Think twice about opening a moving company in Kentucky
Bloomberg Businessweek‘s Patrick Clark has an excellent story about Kentucky’s anti-competitive licensing rules for moving companies. Here’s an excerpt:
In August, Marty Vaughn tried to open a College Hunks Moving franchise in Lexington, KY. She learned state law first required her to obtain something called a Certificate of Public Convenience and Necessity. To do that, Vaughn had to run a series of ads in local newspapers announcing her intention to go into business.
The month after Vaughn began running ads, seven Lexington moving companies filed a protest letter with the state, arguing that Vaughn should be denied a license. Their reasoning, according to the letter: “The authority sought by the applicant in this proceeding is directly competitive with that held by these protestants and will result in a diminution of protestant’s revenues.”
In plainer English, the existing moving companies didn’t want another competitor, and for the moment, that was enough to prevent Vaughn from opening shop. She hired a lawyer to try her case, but six months after her competitors filed their letter of protest, she says she still hasn’t had a hearing on the matter. That may not be surprising. According to the National Federation of Independent Business, it takes Kentucky moving companies a year to complete the licensing process under the best of circumstances, and only five new licenses have been granted since 2007.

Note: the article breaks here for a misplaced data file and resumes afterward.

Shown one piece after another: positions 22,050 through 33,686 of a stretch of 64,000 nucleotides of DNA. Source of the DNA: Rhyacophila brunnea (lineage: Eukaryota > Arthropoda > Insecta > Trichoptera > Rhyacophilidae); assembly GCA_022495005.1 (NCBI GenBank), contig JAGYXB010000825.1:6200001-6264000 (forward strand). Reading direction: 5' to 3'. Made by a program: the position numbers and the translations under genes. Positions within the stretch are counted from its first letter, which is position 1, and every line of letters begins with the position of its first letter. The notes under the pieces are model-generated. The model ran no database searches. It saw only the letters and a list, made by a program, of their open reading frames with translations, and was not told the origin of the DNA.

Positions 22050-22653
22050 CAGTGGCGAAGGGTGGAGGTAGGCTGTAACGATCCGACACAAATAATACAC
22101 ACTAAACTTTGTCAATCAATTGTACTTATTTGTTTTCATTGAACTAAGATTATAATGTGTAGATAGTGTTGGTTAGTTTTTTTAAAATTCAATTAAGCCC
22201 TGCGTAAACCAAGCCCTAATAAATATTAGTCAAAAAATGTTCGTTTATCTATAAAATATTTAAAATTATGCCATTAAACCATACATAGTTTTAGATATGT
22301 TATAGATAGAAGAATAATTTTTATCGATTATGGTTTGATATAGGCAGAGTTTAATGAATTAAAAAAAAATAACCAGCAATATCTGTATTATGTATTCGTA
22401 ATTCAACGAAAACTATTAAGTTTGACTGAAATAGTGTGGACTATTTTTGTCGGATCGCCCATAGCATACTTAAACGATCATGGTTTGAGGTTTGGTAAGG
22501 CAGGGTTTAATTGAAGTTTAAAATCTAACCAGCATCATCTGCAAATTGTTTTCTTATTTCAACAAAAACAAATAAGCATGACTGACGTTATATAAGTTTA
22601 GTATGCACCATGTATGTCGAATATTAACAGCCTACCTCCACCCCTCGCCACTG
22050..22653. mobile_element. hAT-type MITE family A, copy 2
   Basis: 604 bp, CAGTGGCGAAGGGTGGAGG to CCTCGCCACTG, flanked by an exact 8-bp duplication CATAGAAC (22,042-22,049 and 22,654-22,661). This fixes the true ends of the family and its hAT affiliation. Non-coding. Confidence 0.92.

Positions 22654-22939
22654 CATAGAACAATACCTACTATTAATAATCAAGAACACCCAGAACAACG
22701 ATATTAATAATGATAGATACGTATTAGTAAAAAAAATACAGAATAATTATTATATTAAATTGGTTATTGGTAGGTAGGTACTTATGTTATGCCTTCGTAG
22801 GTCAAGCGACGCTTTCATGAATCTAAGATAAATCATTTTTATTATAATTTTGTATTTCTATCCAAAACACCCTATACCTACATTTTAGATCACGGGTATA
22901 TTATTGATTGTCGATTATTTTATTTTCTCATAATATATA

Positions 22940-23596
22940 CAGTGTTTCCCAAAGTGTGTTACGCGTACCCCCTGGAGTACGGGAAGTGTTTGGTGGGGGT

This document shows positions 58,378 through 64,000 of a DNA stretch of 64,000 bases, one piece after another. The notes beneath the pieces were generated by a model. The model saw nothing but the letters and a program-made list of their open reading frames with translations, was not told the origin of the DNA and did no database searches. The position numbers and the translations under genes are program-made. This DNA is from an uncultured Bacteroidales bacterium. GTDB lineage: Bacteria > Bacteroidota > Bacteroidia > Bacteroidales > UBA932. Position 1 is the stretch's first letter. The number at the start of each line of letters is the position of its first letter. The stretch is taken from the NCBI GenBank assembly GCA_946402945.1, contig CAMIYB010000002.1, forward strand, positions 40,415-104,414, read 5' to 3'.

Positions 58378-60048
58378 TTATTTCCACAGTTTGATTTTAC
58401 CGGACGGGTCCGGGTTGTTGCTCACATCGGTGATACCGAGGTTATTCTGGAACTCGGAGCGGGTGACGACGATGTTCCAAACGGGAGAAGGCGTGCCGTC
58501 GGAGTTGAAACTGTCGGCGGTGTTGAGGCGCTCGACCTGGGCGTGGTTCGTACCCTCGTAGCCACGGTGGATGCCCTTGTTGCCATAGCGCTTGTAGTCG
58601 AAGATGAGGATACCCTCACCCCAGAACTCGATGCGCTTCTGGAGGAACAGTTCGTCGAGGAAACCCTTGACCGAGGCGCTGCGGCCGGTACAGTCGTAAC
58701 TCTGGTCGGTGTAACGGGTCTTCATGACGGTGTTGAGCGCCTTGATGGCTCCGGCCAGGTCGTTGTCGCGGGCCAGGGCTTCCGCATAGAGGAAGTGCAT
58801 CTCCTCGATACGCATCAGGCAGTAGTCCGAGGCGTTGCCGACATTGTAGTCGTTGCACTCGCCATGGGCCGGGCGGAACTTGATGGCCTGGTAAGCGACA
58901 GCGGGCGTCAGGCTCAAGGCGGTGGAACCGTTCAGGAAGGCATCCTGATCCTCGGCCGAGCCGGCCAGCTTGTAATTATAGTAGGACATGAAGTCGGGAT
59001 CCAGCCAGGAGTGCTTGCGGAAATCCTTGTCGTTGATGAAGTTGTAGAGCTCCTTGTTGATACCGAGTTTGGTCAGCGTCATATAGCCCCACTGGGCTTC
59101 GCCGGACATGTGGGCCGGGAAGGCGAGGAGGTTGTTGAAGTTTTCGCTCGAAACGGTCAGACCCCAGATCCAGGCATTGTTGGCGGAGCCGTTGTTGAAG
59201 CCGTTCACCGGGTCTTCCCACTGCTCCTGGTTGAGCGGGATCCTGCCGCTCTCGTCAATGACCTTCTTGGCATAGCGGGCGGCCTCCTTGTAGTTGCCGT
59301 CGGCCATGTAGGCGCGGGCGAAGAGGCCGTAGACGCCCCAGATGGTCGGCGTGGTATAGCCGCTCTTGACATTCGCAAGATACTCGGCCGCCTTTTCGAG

“I’m holding out hope,” Vaughn says. “But I’m not very optimistic.”
If Vaughn is frustrated, she isn’t alone. The same month that Vaughn first applied for her moving license, a Kentucky company called Wildcat Moving sued (PDF) the state in federal court, arguing that the Certificate of Public Convenience and Necessity law violated the due process and equal protection clauses of the 14th Amendment.
What to read next
PLF asks the U.S. Supreme Court to rule that there is no “legislative exception” to the unconstitutional conditions doctrine
It seems that some governments and courts prefer to treat Supreme Court precedent as an option, rather than a requirement. The Supreme Court has ruled—twice—that it’s unconstitutional for government to … ›